Down in Florida another example of controversy over academic freedom has been unfolding, this time in the world of secular education. The whole state has been in an uproar over something which developed at the University of South Florida, in Tampa, where the atmosphere in some classes was alleged to have attained almost incredible depths of depravity and irreverence. One professor was dismissed. A legislative investigation of the whole state university system was held, resulting in some new statements of policy by the Board of Control. But after the dust had settled the professor was reinstated and business has continued pretty much as usual in Florida.

In the world of religion the issue of academic freedom appears as “freedom of conscience” or “freedom to interpret the Scriptures according to conscience.” The intensity of concern which some feel is reflected in that “message” recently issued by the Division of Higher Education of the Presbyterian Church US wherein it was urged that “the whole enterprise of higher education should be free from social, political, ecclesiastical and economic reprisals against academic freedom.”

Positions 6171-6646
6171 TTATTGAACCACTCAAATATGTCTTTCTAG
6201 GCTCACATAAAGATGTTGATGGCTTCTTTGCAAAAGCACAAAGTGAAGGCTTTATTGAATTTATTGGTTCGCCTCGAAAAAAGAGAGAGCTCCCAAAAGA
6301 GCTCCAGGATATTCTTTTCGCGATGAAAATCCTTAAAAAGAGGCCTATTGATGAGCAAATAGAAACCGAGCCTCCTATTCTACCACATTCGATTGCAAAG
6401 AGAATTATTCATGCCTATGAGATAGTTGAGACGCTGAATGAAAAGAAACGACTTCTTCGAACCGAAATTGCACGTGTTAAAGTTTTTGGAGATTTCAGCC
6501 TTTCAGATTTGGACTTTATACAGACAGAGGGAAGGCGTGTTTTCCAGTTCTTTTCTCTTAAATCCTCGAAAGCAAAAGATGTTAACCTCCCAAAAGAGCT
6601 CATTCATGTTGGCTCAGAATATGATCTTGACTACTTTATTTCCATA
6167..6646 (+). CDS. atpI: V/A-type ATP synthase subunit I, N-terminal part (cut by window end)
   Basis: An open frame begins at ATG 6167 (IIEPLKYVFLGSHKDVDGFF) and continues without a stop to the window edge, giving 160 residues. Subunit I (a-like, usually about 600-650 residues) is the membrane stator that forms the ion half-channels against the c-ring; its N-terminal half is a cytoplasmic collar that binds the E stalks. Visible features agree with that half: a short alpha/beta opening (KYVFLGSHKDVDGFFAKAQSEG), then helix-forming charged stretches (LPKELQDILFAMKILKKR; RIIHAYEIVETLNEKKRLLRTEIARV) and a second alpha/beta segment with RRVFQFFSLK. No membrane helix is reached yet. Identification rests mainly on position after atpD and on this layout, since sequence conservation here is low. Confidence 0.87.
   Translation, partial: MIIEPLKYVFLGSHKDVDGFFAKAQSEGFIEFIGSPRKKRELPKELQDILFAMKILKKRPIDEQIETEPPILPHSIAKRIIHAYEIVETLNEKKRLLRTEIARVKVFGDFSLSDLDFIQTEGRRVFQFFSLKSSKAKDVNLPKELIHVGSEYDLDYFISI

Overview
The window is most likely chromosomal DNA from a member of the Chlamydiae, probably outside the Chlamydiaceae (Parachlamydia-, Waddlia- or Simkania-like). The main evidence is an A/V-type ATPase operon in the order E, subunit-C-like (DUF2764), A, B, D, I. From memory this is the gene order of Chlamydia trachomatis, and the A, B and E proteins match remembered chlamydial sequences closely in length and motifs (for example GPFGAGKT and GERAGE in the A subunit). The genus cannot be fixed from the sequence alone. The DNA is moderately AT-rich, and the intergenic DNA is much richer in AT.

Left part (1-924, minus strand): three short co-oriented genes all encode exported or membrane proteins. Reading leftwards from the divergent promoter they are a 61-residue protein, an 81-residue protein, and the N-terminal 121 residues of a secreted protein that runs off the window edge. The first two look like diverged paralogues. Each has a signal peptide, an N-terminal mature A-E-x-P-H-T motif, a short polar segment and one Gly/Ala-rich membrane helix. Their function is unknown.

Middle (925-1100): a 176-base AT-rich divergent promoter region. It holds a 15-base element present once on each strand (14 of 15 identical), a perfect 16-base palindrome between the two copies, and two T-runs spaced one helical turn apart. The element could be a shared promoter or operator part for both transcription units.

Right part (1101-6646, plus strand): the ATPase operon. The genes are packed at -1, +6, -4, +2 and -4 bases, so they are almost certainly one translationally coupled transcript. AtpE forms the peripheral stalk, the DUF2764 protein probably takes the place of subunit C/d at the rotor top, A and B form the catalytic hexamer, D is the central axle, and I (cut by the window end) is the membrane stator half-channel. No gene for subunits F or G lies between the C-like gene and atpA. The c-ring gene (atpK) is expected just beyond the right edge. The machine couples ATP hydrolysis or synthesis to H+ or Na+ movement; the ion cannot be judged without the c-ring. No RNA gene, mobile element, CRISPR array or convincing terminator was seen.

The issue also rears its head in such controversies as that one which attended the Fifth World Order Study Conference of the National Council of Churches with its famous recommendation that Red China be admitted to the United Nations (“The Conference certainly had a right to speak its mind to the Churches”); and the Winston-Salem General Assembly hassle over the Layman’s Bible Commentary (“Writers have a right to follow the leading of responsible scholarship”).


What about it? The governor of Florida, at the height of the controversy in that state, offered some informal remarks at a news conference which constitute a sort of classic answer to the labored quibbles of those liberals who really want license to subvert when they demand “freedom.” Said the governor: